The Irish Times view on Ireland’s forests: a question of management

Forestry management appears in many cases to be all of a piece with the State’s dismal record in protecting and restoring our biodiversity

In Killarney National Park, rhododendron threatens the oak woods. Photograph: Getty Images

Ireland’s few remaining natural forests are being “ecologically trashed”, Eoghan Daltun, author of the bestselling An Irish Atlantic Rainforest, told a recent DCU conference.

He added that it was “inexcusable” that this degradation extends into the heart of Killarney National Park. Some of our highest quality oak woods there cannot regenerate due to invasive rhododendron and overgrazing, despite being cleared and partially restored in the 1990s.

Qualified observers have made this point repeatedly. Daniel Kelly, emeritus professor in botany at TCD, told this newspaper in 2019 that “the great rhododendron disaster has taken place while Killarney is in the hands of the Irish nation.”

An independent 30-year review of vegetation change in the park by a TCD team, including Kelly, was published by the National Parks and Wildlife Service (NPWS) last year. While reporting “impressive” improvements, it nevertheless warned of the “alarming situation” in the western woodlands, and urged “direct interventions” to stem the spread of rhododendron.


As Daltun has single-handedly demonstrated on his own land in a similar Kerry environment, the restoration of degraded Atlantic oak forest remains possible, within a relatively short time. Yet the NPWS has repeatedly allowed relatively healthy woodlands to become degraded in an iconic national landscape.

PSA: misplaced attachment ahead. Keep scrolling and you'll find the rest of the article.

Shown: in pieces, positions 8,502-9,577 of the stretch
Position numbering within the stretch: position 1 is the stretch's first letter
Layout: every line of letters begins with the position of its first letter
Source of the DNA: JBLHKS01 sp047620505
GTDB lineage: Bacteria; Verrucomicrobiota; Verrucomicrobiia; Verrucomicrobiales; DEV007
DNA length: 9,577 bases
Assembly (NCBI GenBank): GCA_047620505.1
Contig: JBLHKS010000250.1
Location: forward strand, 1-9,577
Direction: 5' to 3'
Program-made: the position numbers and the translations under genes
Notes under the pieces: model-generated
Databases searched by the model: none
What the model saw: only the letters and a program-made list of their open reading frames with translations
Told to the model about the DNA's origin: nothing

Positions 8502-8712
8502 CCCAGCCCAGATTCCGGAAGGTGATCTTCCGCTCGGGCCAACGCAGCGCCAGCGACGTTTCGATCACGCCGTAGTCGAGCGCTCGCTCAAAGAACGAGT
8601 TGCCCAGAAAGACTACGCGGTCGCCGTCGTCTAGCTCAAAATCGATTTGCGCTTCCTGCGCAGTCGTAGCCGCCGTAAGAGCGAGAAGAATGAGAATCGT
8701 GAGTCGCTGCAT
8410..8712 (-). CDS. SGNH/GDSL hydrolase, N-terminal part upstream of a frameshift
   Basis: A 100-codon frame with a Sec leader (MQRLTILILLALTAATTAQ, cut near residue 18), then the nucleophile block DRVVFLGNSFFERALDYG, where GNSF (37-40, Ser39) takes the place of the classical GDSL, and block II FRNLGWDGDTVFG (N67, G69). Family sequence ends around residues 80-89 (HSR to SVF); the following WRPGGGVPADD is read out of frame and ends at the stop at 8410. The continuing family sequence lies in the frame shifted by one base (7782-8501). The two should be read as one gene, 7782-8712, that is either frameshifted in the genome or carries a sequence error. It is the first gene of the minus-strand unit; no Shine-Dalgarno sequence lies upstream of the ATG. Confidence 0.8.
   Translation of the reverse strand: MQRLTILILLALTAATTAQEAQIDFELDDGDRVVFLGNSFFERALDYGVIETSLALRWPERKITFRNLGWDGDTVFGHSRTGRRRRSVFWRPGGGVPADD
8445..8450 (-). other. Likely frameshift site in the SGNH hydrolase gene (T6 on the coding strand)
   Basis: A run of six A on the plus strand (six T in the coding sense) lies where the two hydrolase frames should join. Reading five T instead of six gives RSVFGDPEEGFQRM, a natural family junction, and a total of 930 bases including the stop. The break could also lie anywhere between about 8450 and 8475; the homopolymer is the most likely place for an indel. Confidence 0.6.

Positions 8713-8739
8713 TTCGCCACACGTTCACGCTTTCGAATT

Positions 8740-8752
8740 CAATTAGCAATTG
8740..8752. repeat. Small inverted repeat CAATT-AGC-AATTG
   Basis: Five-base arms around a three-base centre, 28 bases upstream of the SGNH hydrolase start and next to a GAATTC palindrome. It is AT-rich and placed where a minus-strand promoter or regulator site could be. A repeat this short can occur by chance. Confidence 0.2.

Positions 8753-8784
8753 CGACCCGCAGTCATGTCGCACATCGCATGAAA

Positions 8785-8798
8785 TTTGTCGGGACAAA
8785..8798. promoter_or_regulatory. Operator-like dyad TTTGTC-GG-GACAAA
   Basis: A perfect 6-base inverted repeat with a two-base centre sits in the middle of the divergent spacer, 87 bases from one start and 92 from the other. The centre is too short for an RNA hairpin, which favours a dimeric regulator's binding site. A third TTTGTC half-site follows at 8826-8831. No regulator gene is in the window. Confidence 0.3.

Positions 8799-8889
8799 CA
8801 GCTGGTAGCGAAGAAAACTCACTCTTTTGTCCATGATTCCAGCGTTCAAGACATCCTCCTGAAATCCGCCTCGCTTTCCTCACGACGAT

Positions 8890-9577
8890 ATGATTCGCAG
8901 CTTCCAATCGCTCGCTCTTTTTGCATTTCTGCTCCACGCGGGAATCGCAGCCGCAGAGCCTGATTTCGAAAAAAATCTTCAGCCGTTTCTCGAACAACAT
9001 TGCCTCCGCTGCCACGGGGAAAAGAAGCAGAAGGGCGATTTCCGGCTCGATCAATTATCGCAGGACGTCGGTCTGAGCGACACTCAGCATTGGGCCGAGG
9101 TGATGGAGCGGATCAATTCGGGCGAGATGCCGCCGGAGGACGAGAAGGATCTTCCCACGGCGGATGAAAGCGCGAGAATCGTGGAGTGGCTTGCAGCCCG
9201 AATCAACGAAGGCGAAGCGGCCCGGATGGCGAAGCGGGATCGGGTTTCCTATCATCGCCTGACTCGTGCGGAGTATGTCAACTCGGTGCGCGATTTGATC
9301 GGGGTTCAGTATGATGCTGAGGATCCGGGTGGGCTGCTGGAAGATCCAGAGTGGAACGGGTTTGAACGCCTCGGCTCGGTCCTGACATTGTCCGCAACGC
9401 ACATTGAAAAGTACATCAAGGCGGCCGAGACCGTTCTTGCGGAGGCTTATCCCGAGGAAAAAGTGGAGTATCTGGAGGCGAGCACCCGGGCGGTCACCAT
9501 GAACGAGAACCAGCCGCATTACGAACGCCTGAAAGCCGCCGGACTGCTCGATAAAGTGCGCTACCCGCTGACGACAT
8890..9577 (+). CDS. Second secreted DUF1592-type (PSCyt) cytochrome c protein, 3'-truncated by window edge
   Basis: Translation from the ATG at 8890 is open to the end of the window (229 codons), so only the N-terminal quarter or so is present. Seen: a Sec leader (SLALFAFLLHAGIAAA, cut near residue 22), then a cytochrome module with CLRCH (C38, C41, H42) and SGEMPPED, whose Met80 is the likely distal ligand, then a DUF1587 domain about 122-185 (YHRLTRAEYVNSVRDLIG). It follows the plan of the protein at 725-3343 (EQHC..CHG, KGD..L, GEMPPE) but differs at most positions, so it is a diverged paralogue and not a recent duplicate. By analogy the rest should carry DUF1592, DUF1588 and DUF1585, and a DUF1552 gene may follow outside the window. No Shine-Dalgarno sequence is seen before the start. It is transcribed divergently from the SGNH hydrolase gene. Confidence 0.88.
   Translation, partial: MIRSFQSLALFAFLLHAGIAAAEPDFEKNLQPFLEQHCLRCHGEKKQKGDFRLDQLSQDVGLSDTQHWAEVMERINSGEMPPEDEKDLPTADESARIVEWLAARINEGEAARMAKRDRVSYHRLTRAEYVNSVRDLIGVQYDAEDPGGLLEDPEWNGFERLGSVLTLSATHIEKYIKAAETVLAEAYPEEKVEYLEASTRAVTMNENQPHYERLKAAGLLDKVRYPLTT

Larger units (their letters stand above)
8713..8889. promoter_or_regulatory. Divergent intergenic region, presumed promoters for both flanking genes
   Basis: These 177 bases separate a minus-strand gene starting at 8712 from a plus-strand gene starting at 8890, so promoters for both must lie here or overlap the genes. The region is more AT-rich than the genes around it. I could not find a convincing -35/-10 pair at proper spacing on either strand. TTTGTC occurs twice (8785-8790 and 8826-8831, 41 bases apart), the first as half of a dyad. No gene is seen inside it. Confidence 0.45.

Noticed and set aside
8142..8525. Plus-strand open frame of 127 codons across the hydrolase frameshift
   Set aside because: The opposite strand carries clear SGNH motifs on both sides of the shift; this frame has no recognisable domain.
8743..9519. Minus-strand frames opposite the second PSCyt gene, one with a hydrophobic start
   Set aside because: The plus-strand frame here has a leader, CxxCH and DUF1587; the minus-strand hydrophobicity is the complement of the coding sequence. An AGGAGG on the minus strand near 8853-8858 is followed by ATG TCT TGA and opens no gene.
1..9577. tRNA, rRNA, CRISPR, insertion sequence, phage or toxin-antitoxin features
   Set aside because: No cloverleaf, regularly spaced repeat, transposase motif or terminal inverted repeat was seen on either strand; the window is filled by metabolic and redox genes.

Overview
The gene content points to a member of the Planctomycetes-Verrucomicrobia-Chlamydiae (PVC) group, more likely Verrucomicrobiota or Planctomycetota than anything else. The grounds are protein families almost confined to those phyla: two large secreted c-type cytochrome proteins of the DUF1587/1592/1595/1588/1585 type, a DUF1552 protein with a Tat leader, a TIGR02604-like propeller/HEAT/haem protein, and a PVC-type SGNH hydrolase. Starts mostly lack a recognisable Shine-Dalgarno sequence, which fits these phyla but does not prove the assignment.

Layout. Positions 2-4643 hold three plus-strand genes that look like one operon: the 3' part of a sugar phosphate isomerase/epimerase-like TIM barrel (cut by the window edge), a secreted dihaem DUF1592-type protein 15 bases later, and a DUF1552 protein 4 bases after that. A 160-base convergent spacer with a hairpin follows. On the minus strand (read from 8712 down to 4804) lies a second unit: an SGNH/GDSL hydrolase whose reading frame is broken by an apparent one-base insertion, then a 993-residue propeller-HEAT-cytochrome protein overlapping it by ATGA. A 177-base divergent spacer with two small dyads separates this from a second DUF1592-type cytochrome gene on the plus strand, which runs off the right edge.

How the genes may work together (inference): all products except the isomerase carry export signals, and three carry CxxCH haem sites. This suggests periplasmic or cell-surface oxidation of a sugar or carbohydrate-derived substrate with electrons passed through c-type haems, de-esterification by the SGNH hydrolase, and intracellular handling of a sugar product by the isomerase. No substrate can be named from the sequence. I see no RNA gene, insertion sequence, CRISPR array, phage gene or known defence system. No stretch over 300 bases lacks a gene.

Sadly, this appears to be all of a piece with the State’s dismal record in protecting and restoring our biodiversity. Ireland is before the Court of Justice of the European Union (CJEU), charged with “failing to establish necessary conservation measures” in areas the NPWS specifically designated for protection. The Government contests these charges, but many appear well-founded.

Nearly two years ago, the inadequacies in the management and approach of the NPWS were outlined in a report by Jane Stout and Micheál Ó Cinnéide, commissioned by the minister responsible, Malcolm Noonan. When it was published last year, the minister failed to implement a key recommendation, to appoint a new full-time director “ideally with an ecological/environmental background”. The service has received increased funding and staff under Noonan’s charge, but questions remain about whether important structures have been sufficiently reformed.

Until this situation is appropriately addressed, the risk is that our forests, like many other essential national resources, will remain poorly managed. Minister for the Environment Eamon Ryan irritated farmers by talking to the Irish Examiner about the possible compulsory purchase of land to expand national parks such as the one in Killarney. Perhaps the minister and his party colleagues would be better employed ensuring the management of existing public lands is radically improved before seeking to add to them.